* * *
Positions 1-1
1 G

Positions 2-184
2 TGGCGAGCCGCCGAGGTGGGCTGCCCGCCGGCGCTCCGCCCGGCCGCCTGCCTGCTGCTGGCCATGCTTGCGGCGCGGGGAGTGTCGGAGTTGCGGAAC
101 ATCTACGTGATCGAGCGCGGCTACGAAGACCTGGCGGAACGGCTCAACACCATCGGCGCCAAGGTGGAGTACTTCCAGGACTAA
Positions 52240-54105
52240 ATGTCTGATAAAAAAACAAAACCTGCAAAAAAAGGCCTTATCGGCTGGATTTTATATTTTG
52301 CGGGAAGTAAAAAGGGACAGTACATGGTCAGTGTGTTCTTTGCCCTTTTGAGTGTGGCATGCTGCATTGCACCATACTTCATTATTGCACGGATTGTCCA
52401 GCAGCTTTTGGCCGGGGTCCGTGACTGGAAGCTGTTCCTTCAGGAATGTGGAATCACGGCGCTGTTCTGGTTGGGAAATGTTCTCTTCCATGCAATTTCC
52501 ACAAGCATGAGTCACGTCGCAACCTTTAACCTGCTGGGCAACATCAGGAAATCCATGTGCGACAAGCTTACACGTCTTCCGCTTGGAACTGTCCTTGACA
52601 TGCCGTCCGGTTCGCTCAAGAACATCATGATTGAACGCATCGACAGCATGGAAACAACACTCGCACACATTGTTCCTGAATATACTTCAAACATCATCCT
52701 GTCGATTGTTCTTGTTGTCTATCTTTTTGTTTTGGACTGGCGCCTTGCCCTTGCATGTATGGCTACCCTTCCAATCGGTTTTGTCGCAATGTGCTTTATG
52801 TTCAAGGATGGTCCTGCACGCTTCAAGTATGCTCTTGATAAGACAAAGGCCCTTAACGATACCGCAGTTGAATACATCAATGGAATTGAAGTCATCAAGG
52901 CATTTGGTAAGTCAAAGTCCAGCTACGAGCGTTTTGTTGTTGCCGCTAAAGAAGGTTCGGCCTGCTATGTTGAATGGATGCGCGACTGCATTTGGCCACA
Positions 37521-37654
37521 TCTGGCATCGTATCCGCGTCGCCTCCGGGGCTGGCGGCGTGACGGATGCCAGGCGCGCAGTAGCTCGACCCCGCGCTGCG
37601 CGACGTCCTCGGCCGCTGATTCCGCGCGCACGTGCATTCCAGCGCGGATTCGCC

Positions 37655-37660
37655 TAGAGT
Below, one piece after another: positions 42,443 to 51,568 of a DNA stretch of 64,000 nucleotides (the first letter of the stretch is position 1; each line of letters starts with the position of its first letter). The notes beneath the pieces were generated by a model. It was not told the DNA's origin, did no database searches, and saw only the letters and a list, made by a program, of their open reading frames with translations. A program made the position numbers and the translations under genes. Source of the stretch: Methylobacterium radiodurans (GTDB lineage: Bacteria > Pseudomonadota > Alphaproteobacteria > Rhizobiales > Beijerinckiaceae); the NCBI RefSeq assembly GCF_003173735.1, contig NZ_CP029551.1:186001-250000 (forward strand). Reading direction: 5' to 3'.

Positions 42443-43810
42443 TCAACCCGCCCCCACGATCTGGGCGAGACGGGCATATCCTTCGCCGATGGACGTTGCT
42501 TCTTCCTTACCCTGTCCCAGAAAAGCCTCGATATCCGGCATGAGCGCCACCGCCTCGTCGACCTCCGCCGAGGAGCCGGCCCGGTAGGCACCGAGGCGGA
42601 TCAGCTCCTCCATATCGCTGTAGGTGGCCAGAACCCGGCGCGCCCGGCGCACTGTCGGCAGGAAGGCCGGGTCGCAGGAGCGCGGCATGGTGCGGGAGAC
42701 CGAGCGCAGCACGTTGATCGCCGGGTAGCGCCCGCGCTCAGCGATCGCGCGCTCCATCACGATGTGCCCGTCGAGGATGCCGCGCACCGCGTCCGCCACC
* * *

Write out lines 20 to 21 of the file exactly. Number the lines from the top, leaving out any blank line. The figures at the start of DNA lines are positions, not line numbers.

Below, one piece after another: positions 42,443 to 51,568 of a DNA stretch of 64,000 nucleotides (the first letter of the stretch is position 1; each line of letters starts with the position of its first letter). The notes beneath the pieces were generated by a model. It was not told the DNA's origin, did no database searches, and saw only the letters and a list, made by a program, of their open reading frames with translations. A program made the position numbers and the translations under genes. Source of the stretch: Methylobacterium radiodurans (GTDB lineage: Bacteria > Pseudomonadota > Alphaproteobacteria > Rhizobiales > Beijerinckiaceae); the NCBI RefSeq assembly GCF_003173735.1, contig NZ_CP029551.1:186001-250000 (forward strand). Reading direction: 5' to 3'.

Positions 42443-43810